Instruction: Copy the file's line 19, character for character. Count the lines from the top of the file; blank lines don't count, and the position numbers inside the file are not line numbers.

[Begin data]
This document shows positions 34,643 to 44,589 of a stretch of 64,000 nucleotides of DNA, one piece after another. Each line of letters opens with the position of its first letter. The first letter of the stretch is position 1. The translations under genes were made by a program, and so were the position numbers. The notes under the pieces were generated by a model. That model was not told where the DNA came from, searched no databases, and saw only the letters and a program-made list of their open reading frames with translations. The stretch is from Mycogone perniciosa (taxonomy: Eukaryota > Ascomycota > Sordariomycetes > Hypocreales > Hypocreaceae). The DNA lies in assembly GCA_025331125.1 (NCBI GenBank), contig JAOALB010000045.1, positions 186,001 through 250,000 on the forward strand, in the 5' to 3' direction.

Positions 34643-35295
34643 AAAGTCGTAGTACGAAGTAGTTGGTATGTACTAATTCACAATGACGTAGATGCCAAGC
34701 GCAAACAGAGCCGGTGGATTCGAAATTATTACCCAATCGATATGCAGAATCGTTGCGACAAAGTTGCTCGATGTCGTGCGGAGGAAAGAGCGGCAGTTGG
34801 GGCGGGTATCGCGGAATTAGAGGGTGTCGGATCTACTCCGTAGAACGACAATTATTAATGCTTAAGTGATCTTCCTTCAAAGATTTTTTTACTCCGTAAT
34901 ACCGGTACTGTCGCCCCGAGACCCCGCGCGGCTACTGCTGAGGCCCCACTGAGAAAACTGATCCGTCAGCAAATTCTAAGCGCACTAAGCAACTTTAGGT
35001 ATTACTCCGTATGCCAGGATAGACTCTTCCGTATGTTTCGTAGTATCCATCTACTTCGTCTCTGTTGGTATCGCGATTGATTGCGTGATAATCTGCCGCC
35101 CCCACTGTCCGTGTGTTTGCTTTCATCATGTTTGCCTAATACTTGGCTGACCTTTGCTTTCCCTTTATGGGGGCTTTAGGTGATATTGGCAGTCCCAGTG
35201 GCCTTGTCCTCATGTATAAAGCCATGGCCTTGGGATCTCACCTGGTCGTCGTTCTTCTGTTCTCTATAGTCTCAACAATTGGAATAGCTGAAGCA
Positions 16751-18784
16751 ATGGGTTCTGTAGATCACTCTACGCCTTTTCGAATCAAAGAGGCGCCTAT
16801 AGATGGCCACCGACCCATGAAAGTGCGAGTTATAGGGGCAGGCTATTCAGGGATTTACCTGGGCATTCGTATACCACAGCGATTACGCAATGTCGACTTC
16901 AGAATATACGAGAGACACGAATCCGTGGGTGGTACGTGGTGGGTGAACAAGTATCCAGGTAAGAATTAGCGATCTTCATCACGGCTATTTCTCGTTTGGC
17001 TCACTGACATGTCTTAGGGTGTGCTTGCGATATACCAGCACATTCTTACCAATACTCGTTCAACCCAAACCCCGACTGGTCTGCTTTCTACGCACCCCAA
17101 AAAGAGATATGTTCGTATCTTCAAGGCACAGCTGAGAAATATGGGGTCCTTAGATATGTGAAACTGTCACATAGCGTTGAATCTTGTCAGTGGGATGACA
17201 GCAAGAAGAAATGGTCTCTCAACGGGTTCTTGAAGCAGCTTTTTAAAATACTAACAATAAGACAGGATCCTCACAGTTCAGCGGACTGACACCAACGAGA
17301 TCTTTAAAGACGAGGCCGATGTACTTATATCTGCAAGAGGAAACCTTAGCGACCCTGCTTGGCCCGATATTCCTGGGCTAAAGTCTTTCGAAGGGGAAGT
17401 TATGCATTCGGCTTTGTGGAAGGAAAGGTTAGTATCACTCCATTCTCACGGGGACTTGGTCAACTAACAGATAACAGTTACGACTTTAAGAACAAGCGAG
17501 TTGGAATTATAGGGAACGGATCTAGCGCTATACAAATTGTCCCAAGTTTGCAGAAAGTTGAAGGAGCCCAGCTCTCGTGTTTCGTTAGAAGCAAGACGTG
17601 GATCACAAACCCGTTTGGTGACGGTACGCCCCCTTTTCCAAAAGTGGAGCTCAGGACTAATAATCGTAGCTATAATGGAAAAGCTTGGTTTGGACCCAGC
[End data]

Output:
17501 TTGGAATTATAGGGAACGGATCTAGCGCTATACAAATTGTCCCAAGTTTGCAGAAAGTTGAAGGAGCCCAGCTCTCGTGTTTCGTTAGAAGCAAGACGTG